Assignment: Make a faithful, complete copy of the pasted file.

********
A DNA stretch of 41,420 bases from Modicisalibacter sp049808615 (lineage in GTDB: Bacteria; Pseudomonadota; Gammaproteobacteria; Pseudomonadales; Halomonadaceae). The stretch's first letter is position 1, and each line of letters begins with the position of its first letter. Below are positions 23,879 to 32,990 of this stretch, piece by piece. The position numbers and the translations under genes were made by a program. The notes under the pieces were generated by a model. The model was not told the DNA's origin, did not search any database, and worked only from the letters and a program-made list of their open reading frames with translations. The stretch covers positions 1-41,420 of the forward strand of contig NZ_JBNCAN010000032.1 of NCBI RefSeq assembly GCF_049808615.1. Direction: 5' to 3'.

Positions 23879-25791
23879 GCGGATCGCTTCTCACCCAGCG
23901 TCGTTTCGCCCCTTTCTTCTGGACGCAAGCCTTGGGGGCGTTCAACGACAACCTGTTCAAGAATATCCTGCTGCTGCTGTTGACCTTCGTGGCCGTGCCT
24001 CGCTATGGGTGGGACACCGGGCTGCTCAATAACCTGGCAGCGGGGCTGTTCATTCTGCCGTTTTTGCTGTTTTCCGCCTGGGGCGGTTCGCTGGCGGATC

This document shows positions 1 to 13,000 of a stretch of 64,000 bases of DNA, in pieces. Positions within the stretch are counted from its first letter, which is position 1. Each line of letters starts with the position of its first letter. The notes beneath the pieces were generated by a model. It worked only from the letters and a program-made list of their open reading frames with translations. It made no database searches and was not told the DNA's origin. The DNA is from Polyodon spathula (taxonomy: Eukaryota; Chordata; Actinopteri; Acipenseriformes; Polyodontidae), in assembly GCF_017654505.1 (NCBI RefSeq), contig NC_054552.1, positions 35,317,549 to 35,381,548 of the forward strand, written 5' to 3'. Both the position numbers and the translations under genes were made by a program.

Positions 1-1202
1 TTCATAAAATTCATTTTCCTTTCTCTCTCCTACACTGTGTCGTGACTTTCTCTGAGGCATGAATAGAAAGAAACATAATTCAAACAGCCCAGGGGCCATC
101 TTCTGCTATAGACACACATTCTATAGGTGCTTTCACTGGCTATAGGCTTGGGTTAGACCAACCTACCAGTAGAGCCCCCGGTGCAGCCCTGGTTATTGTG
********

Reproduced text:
A DNA stretch of 41,420 bases from Modicisalibacter sp049808615 (lineage in GTDB: Bacteria; Pseudomonadota; Gammaproteobacteria; Pseudomonadales; Halomonadaceae). The stretch's first letter is position 1, and each line of letters begins with the position of its first letter. Below are positions 23,879 to 32,990 of this stretch, piece by piece. The position numbers and the translations under genes were made by a program. The notes under the pieces were generated by a model. The model was not told the DNA's origin, did not search any database, and worked only from the letters and a program-made list of their open reading frames with translations. The stretch covers positions 1-41,420 of the forward strand of contig NZ_JBNCAN010000032.1 of NCBI RefSeq assembly GCF_049808615.1. Direction: 5' to 3'.

Positions 23879-25791
23879 GCGGATCGCTTCTCACCCAGCG
23901 TCGTTTCGCCCCTTTCTTCTGGACGCAAGCCTTGGGGGCGTTCAACGACAACCTGTTCAAGAATATCCTGCTGCTGCTGTTGACCTTCGTGGCCGTGCCT
24001 CGCTATGGGTGGGACACCGGGCTGCTCAATAACCTGGCAGCGGGGCTGTTCATTCTGCCGTTTTTGCTGTTTTCCGCCTGGGGCGGTTCGCTGGCGGATC

This document shows positions 1 to 13,000 of a stretch of 64,000 bases of DNA, in pieces. Positions within the stretch are counted from its first letter, which is position 1. Each line of letters starts with the position of its first letter. The notes beneath the pieces were generated by a model. It worked only from the letters and a program-made list of their open reading frames with translations. It made no database searches and was not told the DNA's origin. The DNA is from Polyodon spathula (taxonomy: Eukaryota; Chordata; Actinopteri; Acipenseriformes; Polyodontidae), in assembly GCF_017654505.1 (NCBI RefSeq), contig NC_054552.1, positions 35,317,549 to 35,381,548 of the forward strand, written 5' to 3'. Both the position numbers and the translations under genes were made by a program.

Positions 1-1202
1 TTCATAAAATTCATTTTCCTTTCTCTCTCCTACACTGTGTCGTGACTTTCTCTGAGGCATGAATAGAAAGAAACATAATTCAAACAGCCCAGGGGCCATC
101 TTCTGCTATAGACACACATTCTATAGGTGCTTTCACTGGCTATAGGCTTGGGTTAGACCAACCTACCAGTAGAGCCCCCGGTGCAGCCCTGGTTATTGTG